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A Labor of Lemur Love

Unable to nurse for itself, this little Ring-tailed Lemur is being hand raised by zoo keepers at the Franklin Park Zoo. Just like a human baby, the little guy requires around the clock care, but the staff at the zoo have experience with sleepless nights and the lemur has been growing steadily since its birth on February 18th (the sex is still unknown).

Ring tailed lemur baby Zoo New England 1  
Ring tailed lemur baby feeding Zoo New England 2

Franklin Park Zoo celebrates the birth of a ring-tailed lemur

The baby is being hand-reared behind the scenes by Zoo staff

 

Boston, Mass.; April 3, 2009 – Since the birth of ring-tailed lemur on February 18, the staff at Franklin Park Zoo’s Tropical Forest has been busy with an around-the-clock feeding schedule to care for the baby.

 

The lemur is being hand-raised behind the scenes because it was unable to nurse from its mother Lulu. Zoo New England’s animal care and veterinary staff prefer to have baby animals raised by their mothers, as they would be in the wild, but because the baby was unable to nurse hand-rearing was the best option for its survival.

 

“Our staff is skillfully hand-raising the baby lemur for at least the first four months of its life. The baby requires an extraordinary amount of time, care and attention,” said John Linehan, Zoo New England President and CEO. “We are hopeful that this baby will continue to thrive and that guests will soon be able to delight in this new addition when they visit the Tropical Forest.”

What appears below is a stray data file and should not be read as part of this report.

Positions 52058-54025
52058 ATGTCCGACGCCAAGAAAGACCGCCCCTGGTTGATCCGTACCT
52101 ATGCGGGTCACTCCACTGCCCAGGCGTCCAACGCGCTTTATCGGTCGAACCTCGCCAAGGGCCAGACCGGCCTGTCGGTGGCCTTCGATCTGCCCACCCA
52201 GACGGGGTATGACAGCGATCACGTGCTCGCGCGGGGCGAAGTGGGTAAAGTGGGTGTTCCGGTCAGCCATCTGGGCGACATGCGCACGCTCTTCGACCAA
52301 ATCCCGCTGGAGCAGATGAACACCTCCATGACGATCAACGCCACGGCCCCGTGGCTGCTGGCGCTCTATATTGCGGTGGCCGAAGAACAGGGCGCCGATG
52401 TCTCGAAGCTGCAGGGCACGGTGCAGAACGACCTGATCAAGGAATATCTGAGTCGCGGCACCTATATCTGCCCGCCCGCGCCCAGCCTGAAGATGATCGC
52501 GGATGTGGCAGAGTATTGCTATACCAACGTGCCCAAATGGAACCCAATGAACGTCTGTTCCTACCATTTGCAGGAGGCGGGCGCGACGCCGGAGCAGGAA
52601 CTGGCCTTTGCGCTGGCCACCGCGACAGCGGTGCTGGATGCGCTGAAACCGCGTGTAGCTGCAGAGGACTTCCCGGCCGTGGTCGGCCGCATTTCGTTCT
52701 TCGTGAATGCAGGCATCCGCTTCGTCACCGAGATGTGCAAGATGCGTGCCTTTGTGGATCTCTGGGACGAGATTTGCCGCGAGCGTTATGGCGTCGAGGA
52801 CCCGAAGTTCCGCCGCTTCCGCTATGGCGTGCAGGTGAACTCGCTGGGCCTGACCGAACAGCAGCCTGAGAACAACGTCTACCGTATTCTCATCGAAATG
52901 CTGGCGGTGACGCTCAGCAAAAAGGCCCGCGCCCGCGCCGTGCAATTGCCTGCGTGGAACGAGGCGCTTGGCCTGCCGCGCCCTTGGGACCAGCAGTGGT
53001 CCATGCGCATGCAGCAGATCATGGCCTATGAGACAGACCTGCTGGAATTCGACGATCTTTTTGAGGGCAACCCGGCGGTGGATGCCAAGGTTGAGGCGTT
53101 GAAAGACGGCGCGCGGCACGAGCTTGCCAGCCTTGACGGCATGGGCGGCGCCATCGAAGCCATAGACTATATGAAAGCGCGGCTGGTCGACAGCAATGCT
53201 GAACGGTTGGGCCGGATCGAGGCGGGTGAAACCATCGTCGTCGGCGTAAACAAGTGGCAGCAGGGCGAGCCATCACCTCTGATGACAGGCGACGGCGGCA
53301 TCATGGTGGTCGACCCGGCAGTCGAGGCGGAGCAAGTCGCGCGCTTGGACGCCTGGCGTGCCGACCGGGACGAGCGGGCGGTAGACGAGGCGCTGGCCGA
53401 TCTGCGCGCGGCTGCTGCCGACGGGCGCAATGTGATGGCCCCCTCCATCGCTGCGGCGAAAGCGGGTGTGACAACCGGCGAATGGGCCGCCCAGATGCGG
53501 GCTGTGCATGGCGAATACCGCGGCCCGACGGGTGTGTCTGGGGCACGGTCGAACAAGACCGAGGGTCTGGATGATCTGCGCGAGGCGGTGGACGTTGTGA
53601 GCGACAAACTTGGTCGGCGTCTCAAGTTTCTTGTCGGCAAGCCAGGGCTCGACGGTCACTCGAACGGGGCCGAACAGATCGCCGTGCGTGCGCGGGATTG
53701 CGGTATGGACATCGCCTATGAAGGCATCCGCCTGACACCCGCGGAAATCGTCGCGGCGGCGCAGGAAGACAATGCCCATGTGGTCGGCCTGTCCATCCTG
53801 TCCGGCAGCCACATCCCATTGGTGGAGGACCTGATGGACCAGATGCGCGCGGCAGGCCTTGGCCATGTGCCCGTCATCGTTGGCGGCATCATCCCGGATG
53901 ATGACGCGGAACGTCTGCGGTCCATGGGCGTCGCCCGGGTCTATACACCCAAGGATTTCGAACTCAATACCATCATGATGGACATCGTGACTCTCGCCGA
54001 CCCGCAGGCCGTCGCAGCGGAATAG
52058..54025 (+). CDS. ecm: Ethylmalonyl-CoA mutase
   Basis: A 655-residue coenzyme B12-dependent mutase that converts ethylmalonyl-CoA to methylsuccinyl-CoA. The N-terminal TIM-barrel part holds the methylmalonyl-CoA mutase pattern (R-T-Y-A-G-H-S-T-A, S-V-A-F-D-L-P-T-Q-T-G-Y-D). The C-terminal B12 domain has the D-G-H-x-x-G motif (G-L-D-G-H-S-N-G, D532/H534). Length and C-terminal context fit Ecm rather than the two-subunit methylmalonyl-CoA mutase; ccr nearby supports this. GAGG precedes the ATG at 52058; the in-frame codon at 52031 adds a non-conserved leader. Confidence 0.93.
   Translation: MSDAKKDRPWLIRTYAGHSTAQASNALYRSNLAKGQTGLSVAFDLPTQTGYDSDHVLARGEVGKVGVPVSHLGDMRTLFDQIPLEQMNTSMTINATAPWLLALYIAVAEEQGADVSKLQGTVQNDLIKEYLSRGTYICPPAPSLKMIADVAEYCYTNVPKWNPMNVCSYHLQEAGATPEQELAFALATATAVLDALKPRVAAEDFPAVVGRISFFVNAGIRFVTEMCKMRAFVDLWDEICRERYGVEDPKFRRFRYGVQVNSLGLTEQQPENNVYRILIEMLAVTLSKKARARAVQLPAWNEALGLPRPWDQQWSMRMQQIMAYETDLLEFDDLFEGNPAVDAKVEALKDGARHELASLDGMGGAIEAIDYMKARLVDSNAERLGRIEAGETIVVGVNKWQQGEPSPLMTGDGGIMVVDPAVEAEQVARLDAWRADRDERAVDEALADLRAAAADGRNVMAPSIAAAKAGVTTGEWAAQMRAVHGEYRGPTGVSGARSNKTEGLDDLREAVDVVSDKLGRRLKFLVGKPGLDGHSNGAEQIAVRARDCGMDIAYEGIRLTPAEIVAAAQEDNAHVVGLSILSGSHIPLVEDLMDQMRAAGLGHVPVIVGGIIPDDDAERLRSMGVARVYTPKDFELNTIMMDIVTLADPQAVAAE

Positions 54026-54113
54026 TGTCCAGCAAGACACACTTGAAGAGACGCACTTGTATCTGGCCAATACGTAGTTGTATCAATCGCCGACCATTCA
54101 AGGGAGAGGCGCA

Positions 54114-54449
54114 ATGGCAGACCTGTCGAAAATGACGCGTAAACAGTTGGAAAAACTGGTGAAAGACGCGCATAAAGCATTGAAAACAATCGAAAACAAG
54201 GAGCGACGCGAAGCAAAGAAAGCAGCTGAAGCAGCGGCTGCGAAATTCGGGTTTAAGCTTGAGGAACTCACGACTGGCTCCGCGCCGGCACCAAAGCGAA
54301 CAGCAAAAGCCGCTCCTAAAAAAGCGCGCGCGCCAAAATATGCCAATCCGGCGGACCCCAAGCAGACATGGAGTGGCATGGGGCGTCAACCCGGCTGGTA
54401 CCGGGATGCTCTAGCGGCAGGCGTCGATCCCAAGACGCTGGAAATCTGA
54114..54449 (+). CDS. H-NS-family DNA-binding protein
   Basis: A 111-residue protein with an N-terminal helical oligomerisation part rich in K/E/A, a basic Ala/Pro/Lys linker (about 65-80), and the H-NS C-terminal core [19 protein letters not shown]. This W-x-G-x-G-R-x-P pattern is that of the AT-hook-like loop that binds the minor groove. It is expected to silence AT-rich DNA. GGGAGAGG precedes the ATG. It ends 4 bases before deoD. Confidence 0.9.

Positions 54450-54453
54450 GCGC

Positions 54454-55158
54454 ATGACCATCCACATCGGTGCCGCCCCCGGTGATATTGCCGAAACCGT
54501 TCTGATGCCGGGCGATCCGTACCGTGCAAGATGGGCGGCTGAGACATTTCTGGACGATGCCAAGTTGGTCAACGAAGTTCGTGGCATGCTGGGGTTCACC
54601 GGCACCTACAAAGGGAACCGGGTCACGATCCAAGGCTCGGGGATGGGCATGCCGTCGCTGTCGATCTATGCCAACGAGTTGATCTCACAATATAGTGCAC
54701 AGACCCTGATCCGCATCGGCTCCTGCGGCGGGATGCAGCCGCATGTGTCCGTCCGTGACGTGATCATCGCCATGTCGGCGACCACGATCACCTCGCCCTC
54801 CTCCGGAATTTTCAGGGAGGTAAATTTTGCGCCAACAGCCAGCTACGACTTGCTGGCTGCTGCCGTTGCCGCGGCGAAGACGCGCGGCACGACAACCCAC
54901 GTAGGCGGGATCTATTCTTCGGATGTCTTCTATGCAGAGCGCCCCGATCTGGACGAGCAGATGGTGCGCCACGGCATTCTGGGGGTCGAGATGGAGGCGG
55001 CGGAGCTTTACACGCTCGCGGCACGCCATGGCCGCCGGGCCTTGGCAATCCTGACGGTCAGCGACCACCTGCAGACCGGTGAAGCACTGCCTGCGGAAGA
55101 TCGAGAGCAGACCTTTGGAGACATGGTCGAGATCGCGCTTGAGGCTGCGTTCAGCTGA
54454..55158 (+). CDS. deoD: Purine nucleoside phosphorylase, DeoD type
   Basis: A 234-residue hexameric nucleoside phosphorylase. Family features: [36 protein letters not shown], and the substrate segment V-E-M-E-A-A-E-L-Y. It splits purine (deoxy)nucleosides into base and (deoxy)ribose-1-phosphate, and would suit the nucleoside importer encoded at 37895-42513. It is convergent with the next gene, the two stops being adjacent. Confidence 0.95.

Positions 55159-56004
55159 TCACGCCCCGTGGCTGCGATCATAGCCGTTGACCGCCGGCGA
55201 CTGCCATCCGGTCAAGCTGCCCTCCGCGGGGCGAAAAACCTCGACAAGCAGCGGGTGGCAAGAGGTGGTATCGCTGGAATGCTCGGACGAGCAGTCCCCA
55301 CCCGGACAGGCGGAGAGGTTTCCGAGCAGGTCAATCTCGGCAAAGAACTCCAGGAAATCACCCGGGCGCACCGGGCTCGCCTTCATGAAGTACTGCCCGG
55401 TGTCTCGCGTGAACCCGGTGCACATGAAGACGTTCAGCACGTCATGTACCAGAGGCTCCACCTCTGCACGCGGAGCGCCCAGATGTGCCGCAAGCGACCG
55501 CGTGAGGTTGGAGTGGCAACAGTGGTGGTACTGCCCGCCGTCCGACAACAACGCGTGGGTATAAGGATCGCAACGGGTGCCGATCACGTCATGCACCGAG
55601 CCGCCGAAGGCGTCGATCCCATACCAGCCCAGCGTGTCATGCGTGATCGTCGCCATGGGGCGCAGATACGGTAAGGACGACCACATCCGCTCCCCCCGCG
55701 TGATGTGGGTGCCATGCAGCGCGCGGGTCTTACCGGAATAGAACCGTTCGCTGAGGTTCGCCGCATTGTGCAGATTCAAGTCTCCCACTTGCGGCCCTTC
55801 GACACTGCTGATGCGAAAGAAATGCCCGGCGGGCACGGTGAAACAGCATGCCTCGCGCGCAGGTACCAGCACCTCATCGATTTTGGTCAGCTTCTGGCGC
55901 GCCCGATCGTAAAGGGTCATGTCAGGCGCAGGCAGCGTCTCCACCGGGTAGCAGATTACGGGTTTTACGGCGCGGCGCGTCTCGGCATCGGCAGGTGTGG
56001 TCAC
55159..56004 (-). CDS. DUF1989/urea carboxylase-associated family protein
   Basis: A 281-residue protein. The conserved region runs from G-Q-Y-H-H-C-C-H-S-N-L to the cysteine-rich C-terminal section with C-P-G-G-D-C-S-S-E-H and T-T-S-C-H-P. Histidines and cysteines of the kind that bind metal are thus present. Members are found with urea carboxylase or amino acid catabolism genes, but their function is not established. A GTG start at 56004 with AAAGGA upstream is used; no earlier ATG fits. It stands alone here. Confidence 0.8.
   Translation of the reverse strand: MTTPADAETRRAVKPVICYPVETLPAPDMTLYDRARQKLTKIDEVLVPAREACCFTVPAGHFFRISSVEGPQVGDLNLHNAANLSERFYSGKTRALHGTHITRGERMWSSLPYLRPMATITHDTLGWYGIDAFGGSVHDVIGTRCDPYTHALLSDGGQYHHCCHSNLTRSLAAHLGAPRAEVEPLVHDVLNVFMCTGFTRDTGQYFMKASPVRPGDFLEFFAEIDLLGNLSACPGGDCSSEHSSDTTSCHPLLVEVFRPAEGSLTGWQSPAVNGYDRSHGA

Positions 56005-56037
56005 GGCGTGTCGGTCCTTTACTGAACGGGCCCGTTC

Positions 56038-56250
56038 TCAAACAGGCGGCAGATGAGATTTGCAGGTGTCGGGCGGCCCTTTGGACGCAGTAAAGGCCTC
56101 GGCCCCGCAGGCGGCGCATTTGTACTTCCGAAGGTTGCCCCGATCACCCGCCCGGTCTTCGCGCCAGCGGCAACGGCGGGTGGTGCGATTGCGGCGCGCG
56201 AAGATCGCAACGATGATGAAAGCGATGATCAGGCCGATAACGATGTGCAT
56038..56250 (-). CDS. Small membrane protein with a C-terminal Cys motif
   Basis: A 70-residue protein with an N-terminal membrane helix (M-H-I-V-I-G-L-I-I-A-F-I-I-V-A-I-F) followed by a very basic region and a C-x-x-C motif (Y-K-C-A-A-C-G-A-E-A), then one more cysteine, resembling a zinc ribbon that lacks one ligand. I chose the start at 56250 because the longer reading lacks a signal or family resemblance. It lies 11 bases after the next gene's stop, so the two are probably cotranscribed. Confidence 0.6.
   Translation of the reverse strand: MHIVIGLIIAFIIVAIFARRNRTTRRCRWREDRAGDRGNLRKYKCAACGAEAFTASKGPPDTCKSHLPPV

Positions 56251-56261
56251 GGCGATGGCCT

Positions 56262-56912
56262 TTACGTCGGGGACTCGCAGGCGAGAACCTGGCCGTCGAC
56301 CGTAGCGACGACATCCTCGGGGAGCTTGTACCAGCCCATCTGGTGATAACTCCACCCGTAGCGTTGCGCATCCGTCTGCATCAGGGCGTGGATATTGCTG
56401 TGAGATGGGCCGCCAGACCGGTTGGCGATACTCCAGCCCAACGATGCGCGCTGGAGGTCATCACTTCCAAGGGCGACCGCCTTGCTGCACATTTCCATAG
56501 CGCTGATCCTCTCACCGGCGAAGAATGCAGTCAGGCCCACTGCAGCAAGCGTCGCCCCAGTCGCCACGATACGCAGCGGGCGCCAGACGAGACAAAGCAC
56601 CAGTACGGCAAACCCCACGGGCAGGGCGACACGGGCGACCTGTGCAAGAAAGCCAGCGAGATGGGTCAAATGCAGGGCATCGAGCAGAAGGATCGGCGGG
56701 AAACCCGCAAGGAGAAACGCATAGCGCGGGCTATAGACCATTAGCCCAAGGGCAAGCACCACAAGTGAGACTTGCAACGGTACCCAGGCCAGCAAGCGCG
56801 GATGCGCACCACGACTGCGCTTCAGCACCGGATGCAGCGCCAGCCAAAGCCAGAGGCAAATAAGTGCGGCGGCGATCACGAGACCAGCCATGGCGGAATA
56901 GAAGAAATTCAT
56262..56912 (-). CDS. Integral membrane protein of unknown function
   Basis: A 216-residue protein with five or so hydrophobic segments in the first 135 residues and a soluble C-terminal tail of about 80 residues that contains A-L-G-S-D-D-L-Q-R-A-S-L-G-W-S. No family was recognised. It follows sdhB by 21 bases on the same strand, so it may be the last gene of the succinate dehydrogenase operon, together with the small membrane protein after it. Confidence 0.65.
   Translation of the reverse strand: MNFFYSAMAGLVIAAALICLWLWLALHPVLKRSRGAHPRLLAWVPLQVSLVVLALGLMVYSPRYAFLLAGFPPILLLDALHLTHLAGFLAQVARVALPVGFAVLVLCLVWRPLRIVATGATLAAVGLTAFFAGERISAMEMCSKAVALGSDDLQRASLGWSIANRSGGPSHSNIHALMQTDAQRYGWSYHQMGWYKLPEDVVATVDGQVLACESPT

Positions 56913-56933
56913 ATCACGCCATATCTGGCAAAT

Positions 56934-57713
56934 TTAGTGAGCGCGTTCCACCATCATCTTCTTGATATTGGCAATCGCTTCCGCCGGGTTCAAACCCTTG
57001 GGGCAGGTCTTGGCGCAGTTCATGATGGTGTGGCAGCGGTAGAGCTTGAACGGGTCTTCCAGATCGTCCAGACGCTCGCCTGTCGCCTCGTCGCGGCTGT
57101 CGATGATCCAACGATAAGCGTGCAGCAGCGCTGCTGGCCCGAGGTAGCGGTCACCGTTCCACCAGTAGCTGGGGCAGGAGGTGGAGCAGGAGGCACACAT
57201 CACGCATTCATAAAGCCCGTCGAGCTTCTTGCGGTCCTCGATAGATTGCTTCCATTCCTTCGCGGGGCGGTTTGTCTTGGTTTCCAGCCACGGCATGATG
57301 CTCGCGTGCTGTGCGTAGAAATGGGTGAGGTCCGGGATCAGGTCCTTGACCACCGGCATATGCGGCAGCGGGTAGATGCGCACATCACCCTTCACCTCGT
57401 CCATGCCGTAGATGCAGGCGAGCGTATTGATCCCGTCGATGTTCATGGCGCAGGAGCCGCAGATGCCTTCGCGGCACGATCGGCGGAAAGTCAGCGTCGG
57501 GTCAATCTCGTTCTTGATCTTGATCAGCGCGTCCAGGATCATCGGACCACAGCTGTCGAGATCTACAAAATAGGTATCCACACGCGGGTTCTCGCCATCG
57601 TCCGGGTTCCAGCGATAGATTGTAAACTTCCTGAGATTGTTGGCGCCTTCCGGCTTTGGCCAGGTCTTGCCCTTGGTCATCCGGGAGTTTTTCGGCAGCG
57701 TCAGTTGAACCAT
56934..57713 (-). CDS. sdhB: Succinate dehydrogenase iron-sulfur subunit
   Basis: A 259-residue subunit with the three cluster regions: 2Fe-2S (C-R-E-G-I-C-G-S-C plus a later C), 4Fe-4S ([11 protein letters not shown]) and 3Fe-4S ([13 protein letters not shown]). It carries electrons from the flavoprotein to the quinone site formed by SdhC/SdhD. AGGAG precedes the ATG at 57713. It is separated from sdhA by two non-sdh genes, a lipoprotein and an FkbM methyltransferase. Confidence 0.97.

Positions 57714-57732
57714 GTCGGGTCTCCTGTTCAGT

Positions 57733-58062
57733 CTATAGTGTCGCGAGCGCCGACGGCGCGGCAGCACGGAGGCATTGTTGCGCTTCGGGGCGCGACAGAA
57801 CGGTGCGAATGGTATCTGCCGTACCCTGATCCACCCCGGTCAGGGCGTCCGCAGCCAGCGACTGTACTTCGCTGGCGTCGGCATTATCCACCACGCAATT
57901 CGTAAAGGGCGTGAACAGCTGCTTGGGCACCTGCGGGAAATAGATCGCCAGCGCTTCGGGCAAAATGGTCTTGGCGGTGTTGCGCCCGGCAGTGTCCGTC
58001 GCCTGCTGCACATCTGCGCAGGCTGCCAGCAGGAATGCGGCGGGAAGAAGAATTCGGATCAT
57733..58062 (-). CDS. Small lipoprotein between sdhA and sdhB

Franklin Park Zoo has six lemurs in its animal collection, including the new baby. The adults – Emily, Lulu, Nebuchadrezzer and Tango (the baby’s father) – are all exhibited in the Tropical Forest, along with Maki, who was born on April 25, 2008. Like the new baby, Maki, the first offspring of Lulu and Tango, was also hand-reared by zoo staff because he was unable to nurse from his mother. Maki is a true success story at the Zoo as he was successfully reintroduced to the lemur group.

 

ZNE participates in the Ring-tailed Lemur Species Survival Plan (SSP), which is a cooperative, inter-zoo program coordinated nationally through the Association of Zoos and Aquariums. SSPs are designed to maintain a genetically diverse and demographically stable captive population.

 

Ring-tailed lemurs are listed as a vulnerable species with numbers ranging from 10,000 to 100,000 in their native Madagascar. These small primates are one of 22 species of lemurs, all of which share a common ancestry with Africa’s apes and monkeys.

 

ZNE has exhibited lemurs since the 1970s. Lemurs are noted for their wide-round eyes and their white and black, long banded tails. These animals, which are active during the day, inhabit dry brush, scrublands and closed canopy forests.

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